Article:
Hope or hopelessness. Determination or hand-wringing. Inclusion or division.
Those are the choices in Forest Park and across Proviso Township as we look at the grim condition of what public high school education has fallen to in this wider community. These are also the choices we face as we consider more broadly what it means for Forest Park to be part of this wider community where our history and our tax dollars have, for better and worse, brought us.
Now, at this critical moment, two Forest Park residents have stepped forward to announce they will run in April for the school board at District 209, the Proviso Township high schools. Claudia Medina and Ned Wagner have been leaders in the nascent 209 Together (aka the ‘Brown Cow 20’) group. This recently formed and informal group, mainly composed of determined District 91 elementary school parents, quickly understood two things: The only way to turn this dismal district is to grab the levers of elected office and win a majority of school board seats. And, second, that Forest Park parents are not nearly alone in their anger and frustration over the non-viable option Proviso East and Proviso West have become for caring parents. From Maywood to Melrose Park, Westchester to Northlake, hundreds and into the thousands of parents have abandoned the public high schools they are already paying for.
With the right alliances – Medina and Wagner are already talking to current 209 reform-minded board member Kevin McDermott – a coalition of disenfranchised parents and taxpayers could readily elect a board ready to seek real change in this district. And everyone should be highly motivated that State Rep. Chris Welch, the past potentate of the District 209 board, is pushing spring election petitions that would place his wife on the ballot for this board.
Thanks to Wagner and Medina, thanks to the Forest Park parents who are choosing hope, determination and inclusion as a path to change in Proviso high schools.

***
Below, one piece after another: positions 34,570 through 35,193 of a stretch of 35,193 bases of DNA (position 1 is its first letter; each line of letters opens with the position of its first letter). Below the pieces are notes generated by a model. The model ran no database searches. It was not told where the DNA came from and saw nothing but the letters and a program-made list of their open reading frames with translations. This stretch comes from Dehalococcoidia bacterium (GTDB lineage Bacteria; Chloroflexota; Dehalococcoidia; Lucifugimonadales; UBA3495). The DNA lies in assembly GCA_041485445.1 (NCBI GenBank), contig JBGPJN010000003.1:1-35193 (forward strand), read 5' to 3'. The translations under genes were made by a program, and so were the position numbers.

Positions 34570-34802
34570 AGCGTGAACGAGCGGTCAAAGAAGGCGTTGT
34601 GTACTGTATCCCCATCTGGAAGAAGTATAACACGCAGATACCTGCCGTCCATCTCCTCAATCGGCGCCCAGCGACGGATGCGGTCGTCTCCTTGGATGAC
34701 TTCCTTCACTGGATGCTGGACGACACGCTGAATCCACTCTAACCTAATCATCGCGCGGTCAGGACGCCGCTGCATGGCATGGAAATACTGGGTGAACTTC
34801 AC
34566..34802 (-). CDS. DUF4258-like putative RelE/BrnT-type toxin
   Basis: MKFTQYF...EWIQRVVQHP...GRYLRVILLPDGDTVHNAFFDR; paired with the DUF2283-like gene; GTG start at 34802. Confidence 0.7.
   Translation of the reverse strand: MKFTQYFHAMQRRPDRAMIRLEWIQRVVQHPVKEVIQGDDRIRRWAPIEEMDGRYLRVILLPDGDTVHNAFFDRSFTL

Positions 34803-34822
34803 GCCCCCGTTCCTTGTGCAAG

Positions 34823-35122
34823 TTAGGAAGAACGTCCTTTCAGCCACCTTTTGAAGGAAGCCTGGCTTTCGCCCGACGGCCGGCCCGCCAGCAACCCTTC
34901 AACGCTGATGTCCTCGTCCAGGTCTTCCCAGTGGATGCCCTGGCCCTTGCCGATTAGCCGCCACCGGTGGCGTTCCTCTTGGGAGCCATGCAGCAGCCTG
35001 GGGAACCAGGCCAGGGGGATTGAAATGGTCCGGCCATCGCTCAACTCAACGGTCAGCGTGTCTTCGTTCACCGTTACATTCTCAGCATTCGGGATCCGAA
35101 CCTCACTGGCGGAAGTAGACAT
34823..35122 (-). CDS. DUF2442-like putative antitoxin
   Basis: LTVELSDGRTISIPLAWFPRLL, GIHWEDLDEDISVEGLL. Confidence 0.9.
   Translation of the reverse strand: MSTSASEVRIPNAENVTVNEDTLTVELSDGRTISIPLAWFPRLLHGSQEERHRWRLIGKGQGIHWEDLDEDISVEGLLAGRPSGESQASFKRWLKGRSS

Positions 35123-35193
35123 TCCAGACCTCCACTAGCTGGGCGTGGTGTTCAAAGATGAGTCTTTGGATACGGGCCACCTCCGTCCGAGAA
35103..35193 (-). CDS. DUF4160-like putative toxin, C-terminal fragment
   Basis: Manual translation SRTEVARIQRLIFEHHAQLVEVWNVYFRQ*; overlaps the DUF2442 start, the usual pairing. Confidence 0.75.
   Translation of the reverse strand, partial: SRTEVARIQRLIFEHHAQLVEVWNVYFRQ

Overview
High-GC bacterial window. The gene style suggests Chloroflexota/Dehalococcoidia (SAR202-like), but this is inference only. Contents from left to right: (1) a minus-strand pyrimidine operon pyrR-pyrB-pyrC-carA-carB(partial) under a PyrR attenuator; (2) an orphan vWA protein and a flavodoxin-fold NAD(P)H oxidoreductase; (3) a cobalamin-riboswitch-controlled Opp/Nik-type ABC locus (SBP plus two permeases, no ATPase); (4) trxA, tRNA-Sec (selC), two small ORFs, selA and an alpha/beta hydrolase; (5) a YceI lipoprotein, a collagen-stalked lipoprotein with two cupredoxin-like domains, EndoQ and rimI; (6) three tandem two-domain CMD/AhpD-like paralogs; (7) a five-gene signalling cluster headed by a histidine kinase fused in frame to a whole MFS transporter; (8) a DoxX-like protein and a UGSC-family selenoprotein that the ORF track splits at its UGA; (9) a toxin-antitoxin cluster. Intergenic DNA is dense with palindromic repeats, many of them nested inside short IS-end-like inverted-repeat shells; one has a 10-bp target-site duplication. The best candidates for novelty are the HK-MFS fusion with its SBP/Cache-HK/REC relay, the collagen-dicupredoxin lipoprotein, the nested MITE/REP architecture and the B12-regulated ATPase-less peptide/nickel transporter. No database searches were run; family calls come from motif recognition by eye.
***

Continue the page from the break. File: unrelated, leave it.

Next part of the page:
Been down so long
The latest batch of standardized test scores is in from the Proviso high schools. And if we are buying into hope, too, we’d have to point out that test scores on the Prairie State Achievement Exams are up across the board.
The news from the selective admission Math and Science Academy in Forest Park is genuinely positive. After a tumble a year back, PMSA’s cumulative results leapt by 16 percent. The improvement was across the board – math, science, English. The school’s principal, Bessie Karvelas, rightly boasted that African American students at PMSA are posting results that equal all other sub-groups of students. In a world where the academic achievement gap seems impenetrable this is a notable result.
However, while test scores at Proviso East also moved upward, the baseline is so low that the results are still startling and horrific. Only seven percent of the students at East are rated college ready using ACT benchmarks.
Also notable is the dramatic drop in chronic truancy across the district. You can’t educate a student who won’t come to school. District 209 deserves credit for this improvement.